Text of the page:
Support the Monkey! Tell All your Friends and Teachers

Help / FAQ

<- Previous | Table of Contents | Next -> Digital Library - Digital Library-Jane Eyre by Charlotte Bronte


Turning to me, as she took some loaves from the oven, she asked
bluntly‘Did you ever go a-begging afore you came here?’ I was
indignant for a moment; but remembering that anger was out of
the question, and that I had indeed appeared as a beggar to her, I
answered quietly, but still not without a certain marked firmness
‘You are mistaken in supposing me a beggar. I am no beggar; any
more than yourself or your young ladies.’ After a pause she said, ‘I
dunnut understand that: you’ve like no house, nor no brass, I
guess?’ ‘The want of house or brass (by which I suppose you mean
money) does not make a beggar in your sense of the word.’ ‘Are
you book-learned?’ she inquired presently.

‘Yes, very.’ ‘But you’ve never been to a boarding-school?’ ‘I was at
a boarding-school eight years.’ She opened her eyes wide.
‘Whatever cannot ye keep yourself for, then?’ ‘I have kept myself;
and, I trust, shall keep myself again. What are you going to do with
these gooseberries?’ I inquired as she brought out a basket of the

‘Mak’ ‘em into pies.’ ‘Give them to me and I’ll pick them.’ ‘Nay; I
dunnut want ye to do nought.’ ‘But I must do something. Let me
have them.’ She consented; and she even brought me a clean towel
to spread over my dress, ‘lest,’ as she said, ‘I should mucky it.’
‘Ye’ve not been used to sarvant’s wark, I see by your hands,’ she

‘Happen ye’ve been a dressmaker?’ ‘No, you are wrong. And now,
never mind what I have been: don’t trouble your head further
about me; but tell me the name of the house where we are.’ ‘Some
calls it Marsh End, and some calls it Moor House.’ ‘And the
gentleman who lives here is called Mr. St. John?’ ‘Nay; he doesn’t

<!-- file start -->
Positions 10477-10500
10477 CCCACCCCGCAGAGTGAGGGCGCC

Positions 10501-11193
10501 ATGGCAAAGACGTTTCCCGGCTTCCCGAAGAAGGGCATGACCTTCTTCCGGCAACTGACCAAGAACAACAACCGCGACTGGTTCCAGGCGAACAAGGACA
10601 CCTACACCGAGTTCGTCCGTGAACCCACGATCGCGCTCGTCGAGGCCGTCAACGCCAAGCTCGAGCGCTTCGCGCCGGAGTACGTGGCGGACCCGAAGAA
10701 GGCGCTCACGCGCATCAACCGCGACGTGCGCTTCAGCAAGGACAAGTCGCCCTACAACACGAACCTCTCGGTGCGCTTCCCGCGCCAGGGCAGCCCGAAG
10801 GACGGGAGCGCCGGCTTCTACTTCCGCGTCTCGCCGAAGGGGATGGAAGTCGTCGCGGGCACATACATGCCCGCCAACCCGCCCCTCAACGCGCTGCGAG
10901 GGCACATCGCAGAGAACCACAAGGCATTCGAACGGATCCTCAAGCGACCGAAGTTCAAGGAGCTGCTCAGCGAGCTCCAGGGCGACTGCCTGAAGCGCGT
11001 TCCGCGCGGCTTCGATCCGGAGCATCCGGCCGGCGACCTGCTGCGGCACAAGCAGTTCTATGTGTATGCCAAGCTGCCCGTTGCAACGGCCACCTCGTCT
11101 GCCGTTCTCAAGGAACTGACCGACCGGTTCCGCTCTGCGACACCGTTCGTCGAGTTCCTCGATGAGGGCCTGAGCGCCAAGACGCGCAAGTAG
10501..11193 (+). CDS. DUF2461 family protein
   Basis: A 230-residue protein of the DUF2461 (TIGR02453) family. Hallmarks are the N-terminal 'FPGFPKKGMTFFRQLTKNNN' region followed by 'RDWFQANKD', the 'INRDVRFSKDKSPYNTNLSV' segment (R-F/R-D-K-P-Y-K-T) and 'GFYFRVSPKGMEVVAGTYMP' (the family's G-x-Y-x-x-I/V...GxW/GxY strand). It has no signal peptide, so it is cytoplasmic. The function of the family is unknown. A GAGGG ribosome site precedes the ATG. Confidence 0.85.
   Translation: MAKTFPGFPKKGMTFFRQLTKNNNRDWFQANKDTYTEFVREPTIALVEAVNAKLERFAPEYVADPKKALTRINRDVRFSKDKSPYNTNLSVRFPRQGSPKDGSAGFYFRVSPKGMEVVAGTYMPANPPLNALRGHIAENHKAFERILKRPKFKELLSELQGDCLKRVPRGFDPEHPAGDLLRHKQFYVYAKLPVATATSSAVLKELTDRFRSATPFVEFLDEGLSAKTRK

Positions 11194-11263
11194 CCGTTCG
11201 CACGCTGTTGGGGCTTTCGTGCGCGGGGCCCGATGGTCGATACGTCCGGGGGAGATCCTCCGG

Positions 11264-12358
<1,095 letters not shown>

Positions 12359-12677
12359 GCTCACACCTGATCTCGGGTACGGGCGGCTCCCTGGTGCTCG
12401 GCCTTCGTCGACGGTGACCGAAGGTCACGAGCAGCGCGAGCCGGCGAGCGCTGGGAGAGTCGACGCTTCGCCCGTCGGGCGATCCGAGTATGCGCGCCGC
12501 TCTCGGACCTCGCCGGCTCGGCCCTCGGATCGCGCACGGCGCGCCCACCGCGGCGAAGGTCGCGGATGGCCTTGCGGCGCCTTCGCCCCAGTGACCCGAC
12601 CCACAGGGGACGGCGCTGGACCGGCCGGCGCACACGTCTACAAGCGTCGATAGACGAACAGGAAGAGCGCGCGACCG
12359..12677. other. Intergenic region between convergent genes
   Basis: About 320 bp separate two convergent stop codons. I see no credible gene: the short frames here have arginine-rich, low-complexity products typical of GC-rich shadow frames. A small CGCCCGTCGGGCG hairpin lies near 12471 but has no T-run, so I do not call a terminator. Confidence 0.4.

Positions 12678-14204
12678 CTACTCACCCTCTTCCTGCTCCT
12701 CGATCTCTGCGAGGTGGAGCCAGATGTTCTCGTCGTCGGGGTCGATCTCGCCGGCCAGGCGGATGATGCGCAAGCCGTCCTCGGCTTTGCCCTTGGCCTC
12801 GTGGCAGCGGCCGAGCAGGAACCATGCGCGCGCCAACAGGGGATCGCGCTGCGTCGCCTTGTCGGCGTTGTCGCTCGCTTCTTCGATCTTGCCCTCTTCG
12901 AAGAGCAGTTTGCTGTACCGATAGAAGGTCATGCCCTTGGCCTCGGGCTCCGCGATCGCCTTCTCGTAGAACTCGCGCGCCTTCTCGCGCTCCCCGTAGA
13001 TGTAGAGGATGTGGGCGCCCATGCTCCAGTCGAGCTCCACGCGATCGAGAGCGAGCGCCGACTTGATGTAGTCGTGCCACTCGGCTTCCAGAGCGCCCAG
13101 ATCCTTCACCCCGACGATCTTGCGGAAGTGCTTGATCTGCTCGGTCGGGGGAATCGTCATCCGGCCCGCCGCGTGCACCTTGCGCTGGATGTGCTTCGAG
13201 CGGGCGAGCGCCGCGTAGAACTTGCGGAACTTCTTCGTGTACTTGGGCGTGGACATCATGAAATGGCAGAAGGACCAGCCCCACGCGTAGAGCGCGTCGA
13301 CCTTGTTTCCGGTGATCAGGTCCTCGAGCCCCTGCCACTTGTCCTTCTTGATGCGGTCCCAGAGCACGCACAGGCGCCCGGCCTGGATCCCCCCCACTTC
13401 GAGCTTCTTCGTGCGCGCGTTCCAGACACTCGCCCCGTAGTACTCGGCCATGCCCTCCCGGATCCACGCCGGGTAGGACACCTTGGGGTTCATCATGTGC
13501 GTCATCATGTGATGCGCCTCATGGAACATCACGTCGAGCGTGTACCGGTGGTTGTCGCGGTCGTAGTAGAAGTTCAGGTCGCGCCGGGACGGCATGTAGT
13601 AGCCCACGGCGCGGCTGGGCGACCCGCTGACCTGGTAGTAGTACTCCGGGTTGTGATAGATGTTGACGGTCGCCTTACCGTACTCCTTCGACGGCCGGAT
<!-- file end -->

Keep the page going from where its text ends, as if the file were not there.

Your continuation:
live here: he is only staying a while. When he is at home, he is in
his own parish at Morton.’ ‘That village a few miles off?’ ‘Aye.’
‘And what is he?’ ‘He is a parson.’ I remembered the answer of the
old housekeeper at the parsonage, when I had asked to see the
clergyman. ‘This, then, was his father’s residence?’ ‘Aye; old Mr.
Rivers lived here, and his father, and grandfather, and gurt (great)
grandfather afore him.’ ‘The name, then, of that gentleman, is Mr.
St. John Rivers?’ ‘Aye; St. John is like his kirstened name.’ ‘And his
sisters are called Diana and Mary Rivers?’

‘Yes.’ ‘Their father is dead?’ ‘Dead three weeks sin’ of a stroke.’
‘They have no mother?’ ‘The mistress has been dead this mony a
year.’ ‘Have you lived with the family long?’ ‘I’ve lived here thirty
year. I nursed them all three’ ‘That proves you must have been an
honest and faithful servant. I will say so much for you, though you
have had the incivility to call me a beggar.’ She again regarded me
with a surprised stare. ‘I believe,’ she said, ‘I was quite mista’en in
<- Previous | Table of Contents | Next -> Digital Library - Digital Library-Jane Eyre by Charlotte Bronte

All Contents Copyright © All rights reserved.
Further Distribution Is Strictly Prohibited.

About Us | Advertising | Contact Us | Privacy Policy | Home Page

In Association with